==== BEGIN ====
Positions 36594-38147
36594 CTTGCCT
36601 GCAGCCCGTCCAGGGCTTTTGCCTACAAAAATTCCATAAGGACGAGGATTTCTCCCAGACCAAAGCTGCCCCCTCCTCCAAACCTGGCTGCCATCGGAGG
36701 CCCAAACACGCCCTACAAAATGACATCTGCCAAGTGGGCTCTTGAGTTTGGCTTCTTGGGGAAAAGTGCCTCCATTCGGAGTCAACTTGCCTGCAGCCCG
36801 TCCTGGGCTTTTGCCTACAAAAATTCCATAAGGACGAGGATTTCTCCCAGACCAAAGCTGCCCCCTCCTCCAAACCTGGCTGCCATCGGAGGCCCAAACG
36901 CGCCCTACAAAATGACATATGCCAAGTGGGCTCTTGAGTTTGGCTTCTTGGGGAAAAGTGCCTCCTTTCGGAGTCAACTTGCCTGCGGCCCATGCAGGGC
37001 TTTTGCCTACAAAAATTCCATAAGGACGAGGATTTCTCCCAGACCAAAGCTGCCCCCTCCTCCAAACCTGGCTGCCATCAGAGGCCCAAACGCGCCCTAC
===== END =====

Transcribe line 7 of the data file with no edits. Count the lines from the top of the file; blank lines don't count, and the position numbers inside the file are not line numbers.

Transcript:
37001 TTTTGCCTACAAAAATTCCATAAGGACGAGGATTTCTCCCAGACCAAAGCTGCCCCCTCCTCCAAACCTGGCTGCCATCAGAGGCCCAAACGCGCCCTAC